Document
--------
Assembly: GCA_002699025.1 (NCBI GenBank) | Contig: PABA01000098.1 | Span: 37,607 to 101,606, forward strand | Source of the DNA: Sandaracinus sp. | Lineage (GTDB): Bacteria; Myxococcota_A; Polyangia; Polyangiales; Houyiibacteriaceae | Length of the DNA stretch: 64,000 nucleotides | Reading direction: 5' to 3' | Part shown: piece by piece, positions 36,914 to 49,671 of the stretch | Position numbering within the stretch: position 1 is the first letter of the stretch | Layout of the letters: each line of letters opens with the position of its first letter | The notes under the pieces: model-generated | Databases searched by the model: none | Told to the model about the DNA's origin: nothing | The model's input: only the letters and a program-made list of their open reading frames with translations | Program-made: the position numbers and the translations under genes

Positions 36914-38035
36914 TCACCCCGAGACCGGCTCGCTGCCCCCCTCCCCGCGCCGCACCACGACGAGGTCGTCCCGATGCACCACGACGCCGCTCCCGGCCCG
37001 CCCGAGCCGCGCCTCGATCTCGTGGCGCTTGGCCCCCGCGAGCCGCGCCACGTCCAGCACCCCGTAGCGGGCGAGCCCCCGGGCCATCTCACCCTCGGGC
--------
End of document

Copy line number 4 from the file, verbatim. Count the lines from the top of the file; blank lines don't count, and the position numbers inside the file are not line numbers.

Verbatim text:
37001 CCCGAGCCGCGCCTCGATCTCGTGGCGCTTGGCCCCCGCGAGCCGCGCCACGTCCAGCACCCCGTAGCGGGCGAGCCCCCGGGCCATCTCACCCTCGGGC